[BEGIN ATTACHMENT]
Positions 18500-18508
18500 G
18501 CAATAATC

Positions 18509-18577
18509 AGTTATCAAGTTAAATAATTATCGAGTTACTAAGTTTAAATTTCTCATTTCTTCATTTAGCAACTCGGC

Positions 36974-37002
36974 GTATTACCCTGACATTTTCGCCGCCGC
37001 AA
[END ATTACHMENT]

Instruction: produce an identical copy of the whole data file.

Positions 18500-18508
18500 G
18501 CAATAATC

Positions 18509-18577
18509 AGTTATCAAGTTAAATAATTATCGAGTTACTAAGTTTAAATTTCTCATTTCTTCATTTAGCAACTCGGC

Positions 36974-37002
36974 GTATTACCCTGACATTTTCGCCGCCGC
37001 AA